Emerging Contaminants Are Getting More Attention

PFAS (perfluorinated compounds) are one kind of emerging contaminant spawning a lot of attention these days.  But there continue to be new stories about others also, and biosolids are often mentioned as a mode by which they get into the environment.  Recent media coverage includes:
โ€“ Microplastics in organic residuals are examined, following on the increased publicity around macro- and micro-plastics in the aquatic environment. Composts, digestates, and biosolids contain them in different levels and sizes, as discussed in this recent paper out of Germany and this CNN report (don't just watch the video, which provides an important message about source reduction, but also read the story).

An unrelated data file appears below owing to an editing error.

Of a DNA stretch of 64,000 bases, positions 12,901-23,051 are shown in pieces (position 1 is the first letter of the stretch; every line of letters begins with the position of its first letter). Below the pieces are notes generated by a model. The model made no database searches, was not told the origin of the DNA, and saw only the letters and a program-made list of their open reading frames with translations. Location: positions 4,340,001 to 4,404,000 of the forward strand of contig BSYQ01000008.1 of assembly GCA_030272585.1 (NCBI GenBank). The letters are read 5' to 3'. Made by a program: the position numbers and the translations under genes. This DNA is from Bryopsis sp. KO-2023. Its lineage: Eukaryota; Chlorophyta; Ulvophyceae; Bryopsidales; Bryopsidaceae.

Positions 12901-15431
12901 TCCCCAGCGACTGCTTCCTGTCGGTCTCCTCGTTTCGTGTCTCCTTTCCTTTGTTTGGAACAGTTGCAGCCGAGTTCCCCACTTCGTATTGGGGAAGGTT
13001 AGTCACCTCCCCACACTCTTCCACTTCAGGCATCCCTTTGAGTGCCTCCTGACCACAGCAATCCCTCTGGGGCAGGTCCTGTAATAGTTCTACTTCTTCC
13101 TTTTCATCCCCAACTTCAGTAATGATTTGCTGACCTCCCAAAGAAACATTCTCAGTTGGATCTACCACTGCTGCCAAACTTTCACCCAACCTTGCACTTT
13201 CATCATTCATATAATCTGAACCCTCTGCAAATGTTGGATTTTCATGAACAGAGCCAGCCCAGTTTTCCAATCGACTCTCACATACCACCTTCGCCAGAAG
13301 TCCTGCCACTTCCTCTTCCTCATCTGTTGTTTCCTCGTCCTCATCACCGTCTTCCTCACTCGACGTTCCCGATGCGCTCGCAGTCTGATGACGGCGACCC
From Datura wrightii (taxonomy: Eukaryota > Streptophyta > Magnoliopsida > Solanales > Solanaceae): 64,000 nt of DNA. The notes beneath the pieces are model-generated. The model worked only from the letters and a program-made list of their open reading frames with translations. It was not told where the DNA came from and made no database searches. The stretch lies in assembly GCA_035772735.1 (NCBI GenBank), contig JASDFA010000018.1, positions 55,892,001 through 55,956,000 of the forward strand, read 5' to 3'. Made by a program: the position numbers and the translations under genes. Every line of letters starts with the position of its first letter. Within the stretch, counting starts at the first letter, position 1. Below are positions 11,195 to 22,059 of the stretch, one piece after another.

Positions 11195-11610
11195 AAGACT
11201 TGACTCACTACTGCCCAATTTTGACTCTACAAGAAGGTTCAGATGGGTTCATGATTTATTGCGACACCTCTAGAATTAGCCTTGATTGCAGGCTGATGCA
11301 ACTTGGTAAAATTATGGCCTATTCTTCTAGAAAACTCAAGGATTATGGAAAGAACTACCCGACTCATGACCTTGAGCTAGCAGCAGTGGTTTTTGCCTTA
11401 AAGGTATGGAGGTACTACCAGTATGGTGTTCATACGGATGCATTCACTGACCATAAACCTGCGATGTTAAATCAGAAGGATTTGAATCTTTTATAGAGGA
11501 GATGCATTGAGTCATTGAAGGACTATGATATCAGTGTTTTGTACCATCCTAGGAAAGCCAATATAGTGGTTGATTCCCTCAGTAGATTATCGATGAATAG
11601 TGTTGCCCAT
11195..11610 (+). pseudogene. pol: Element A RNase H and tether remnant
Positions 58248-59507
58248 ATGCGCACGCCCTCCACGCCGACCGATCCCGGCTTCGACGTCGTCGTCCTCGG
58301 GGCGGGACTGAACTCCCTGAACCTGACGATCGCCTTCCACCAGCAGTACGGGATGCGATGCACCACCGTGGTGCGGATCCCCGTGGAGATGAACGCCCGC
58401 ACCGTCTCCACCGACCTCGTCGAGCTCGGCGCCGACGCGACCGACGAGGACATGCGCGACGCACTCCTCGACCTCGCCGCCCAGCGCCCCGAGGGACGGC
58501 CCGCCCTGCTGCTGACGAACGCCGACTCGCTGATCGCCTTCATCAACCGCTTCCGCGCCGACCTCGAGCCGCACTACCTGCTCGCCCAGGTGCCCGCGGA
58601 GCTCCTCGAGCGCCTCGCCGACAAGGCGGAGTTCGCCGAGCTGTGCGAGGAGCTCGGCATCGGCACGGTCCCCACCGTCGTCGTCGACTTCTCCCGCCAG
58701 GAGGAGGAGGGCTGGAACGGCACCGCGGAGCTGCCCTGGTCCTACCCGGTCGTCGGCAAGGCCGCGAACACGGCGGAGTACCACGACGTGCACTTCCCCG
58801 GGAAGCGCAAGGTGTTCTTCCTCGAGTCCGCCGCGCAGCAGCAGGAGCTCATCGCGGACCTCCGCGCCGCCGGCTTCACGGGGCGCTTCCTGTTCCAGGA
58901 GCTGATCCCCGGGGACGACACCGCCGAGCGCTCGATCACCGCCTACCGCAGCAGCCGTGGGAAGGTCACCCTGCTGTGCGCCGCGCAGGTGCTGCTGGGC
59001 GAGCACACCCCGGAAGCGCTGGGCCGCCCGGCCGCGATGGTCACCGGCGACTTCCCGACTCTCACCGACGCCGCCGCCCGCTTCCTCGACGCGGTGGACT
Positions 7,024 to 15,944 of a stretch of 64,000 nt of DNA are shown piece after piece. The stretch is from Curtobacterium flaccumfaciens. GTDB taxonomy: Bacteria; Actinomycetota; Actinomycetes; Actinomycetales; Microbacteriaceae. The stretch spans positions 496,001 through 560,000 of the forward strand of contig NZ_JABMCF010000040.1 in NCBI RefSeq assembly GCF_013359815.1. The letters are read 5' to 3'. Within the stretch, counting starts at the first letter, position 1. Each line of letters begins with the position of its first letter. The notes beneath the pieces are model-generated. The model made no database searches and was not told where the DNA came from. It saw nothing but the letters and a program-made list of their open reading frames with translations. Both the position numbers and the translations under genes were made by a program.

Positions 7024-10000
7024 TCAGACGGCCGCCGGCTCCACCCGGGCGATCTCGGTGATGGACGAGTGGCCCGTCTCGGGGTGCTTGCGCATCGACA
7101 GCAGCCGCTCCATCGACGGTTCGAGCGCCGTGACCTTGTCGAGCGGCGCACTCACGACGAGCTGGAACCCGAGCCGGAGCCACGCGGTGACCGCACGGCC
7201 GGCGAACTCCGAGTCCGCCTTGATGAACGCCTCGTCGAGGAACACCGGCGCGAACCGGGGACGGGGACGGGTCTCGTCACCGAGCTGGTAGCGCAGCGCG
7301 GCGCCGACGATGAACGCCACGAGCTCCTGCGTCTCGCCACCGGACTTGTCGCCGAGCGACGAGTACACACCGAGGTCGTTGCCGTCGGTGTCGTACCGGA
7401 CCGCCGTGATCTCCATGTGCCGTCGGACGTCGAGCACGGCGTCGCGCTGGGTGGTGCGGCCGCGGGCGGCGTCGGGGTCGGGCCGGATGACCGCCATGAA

โ€“ Carbon nanotubes lab research at the University of NV Reno.

Articles like these should be viewed with some skepticism, because they continue in the tradition of research that overestimates potential risk by using greenhouse and lab trials using small containers and soils or hydroponic solutions (as in the case of the carbon nanotubes study) spiked with fresh contaminants. In addition, these research efforts involve scientists' ever-increasing analytical abilities to detect traces of anything anywhere - which is excellent, but requires the reminder that the presence of a trace of a contaminant may or may not mean it poses risk. 

Such experiments are useful as one step in figuring out how to advance scientific understanding, but their results should not be interpreted as being representative of how trace contaminants act in aged biosolids from a wastewater treatment process applied in real-world field conditions.  The potential for leaching, run-off, and plant uptake are usually significantly lower than is found in these artificial experiments.